2017 Player Profile: Héctor Rondón

Position: Relief pitcher

2017 Stats:

57.1 29.1 8.4 4.24 3.57 .292 48.3 19.6

Year in Review: 
For the second year in row, Rondón lost the favor of Joe Maddon and found himself as one of the last relievers sitting in the bullpen most nights. The merit of this decision did not find itself discussed often in the pages of baseball blogs, although it probably should have—by the end of the year, and certainly in the playoffs, there were concerns about the consistency of the bullpen. With Koji Uehara injured, Carl Edwards walking too many hitters, and Justin Wilson falling off the face of the earth, the Cubs stared down the tall task of winning in the playoffs with just two relievers in whom their manager trusted. Rondón was unfairly shunted in the playoffs, not even making the Division Series roster. Even though he was coming off an injury from early September, Maddon could have made better use of the long-tenured righty.

Rondón pitched lights out over the last month, before and after his injury. I’ve summarized this impressive stretch elsewhere, but it’s worth repeating: his last 13 appearances featured no walks, and in his last 10 he gave up no runs. The season ERA is unsightly, but his DRA was 25 percent better than league average, and his strikeout rate was the best of his career. Rondón also had the worst walk rate of his career, however, doubling his 2016 percentage.

Looking Ahead: It’s the latter factor that looms largest heading into 2018. Rondón had one of the best walk rates in the bullpen, and was one of the only Cubs to come in below league average. A troubling trend across the Cubs’ bullpen, the upward walk rate trend among Cubs relievers likely becomes the primary concern of new pitching coach Jim Hickey this offseason and in the spring. Look at his zone profiles, though, and one might begin to think that Rondón doesn’t have a problem at all:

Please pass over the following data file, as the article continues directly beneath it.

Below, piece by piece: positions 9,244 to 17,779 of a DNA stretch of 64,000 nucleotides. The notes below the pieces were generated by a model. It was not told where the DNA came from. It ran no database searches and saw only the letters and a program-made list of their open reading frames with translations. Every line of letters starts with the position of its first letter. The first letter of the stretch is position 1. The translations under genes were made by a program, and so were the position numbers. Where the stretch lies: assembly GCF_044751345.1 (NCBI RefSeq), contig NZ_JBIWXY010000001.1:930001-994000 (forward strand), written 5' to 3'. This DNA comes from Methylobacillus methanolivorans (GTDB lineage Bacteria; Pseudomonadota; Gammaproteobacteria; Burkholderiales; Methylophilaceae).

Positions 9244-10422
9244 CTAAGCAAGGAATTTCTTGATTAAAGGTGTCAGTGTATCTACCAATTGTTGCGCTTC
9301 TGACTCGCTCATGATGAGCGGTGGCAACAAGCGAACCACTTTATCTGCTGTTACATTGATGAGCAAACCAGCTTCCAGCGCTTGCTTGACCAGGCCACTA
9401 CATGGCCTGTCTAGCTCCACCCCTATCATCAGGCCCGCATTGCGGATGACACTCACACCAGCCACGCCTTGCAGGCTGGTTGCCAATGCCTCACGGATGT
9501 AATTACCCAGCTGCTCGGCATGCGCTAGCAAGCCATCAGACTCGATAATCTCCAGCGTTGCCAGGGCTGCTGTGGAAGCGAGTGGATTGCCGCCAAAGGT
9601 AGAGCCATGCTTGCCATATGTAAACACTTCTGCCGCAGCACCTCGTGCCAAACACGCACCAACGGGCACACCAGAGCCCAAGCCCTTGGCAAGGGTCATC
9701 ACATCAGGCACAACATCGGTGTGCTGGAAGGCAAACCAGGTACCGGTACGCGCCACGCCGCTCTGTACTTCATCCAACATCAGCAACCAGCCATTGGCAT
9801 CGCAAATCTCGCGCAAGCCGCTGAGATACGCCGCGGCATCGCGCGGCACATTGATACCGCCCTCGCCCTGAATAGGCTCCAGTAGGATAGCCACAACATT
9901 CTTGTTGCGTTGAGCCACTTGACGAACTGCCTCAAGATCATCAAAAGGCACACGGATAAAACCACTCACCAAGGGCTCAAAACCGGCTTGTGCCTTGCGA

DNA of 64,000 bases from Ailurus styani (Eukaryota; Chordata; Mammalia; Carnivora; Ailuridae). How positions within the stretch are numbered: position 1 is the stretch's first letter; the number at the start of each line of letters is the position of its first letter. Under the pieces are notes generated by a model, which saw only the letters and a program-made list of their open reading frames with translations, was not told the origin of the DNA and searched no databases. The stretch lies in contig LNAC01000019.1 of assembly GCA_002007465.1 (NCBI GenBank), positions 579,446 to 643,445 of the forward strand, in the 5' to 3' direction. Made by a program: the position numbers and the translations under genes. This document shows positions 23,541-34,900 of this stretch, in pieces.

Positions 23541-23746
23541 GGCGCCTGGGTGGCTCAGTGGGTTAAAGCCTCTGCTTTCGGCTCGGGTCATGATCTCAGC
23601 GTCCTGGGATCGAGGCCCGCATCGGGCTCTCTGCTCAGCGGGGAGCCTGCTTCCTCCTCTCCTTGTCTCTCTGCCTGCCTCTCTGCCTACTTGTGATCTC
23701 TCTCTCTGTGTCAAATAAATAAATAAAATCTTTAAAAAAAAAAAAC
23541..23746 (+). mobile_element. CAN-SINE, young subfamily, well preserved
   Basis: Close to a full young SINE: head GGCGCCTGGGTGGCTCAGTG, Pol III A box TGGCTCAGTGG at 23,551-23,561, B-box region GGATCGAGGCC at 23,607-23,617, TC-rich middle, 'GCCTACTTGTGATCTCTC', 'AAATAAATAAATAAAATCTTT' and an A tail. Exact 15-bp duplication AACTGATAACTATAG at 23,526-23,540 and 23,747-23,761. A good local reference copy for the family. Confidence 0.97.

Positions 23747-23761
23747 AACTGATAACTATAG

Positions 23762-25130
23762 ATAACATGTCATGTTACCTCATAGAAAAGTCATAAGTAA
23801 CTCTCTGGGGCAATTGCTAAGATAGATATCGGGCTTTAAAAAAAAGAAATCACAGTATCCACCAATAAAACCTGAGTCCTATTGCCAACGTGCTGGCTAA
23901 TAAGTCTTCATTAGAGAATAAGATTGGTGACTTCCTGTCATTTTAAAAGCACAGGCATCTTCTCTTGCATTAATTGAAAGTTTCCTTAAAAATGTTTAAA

plot_profile (1) plot_profile

In 2017, Rondón was more successful at burying his pitches low and away to righties and low and in to lefties than he was in 2016. This suggests that Rondón’s walk rate was something of a fluke, or outside his control. There’s a good chance that Rondón’s sequencing or hitters’ increased patience against him are the producers of the high walk rate, so don’t be surprised if Rondón slashes his walk rate in 2018.

In terms of his role, Rondón’s future is murkier. Despite pitching very well for the Cubs in his fourth straight year, Rondón will likely lose high-stress innings to Edwards and Pedro Strop. The addition of a new closer, the re-emergence of Wilson, or the re-signing of Wade Davis would also push Rondón down the bullpen ladder. Should the Cubs tender Rondón a contract—and they should, even though there are many good relievers on the free agent market—then Rondón should be tapped for similarly high-leverage situations to the aforementioned relievers.

Lead photo courtesy Jim Young—USA Today Sports

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